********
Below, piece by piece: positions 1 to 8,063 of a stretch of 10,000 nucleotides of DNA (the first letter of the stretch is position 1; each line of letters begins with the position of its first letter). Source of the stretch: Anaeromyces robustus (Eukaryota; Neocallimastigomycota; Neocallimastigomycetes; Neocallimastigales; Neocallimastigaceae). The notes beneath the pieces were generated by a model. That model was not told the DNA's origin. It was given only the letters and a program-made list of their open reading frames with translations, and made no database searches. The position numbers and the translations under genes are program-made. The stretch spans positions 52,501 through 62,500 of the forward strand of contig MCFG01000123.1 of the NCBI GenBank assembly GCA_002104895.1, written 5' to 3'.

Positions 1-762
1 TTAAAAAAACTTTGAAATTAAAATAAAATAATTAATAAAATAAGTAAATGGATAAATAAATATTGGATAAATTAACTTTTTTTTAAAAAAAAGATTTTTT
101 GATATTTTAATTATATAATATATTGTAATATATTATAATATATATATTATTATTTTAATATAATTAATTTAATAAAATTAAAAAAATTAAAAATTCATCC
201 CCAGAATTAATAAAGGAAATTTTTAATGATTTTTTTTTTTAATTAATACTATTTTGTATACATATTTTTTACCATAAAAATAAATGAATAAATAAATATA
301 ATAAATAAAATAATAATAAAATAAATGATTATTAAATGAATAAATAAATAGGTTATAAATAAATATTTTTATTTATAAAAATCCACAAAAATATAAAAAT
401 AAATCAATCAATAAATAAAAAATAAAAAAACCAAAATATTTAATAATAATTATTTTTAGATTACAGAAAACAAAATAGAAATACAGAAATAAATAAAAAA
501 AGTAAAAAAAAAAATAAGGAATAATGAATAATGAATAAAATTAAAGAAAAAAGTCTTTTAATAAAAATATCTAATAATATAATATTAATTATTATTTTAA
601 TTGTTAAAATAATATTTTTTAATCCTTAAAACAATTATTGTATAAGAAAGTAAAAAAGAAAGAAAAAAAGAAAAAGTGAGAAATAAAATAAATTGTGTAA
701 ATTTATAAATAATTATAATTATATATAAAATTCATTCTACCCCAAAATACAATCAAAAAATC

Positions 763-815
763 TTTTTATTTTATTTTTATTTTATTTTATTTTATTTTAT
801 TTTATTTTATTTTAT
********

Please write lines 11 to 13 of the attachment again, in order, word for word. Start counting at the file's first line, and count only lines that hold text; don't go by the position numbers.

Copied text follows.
Positions 763-815
763 TTTTTATTTTATTTTTATTTTATTTTATTTTATTTTAT
801 TTTATTTTATTTTAT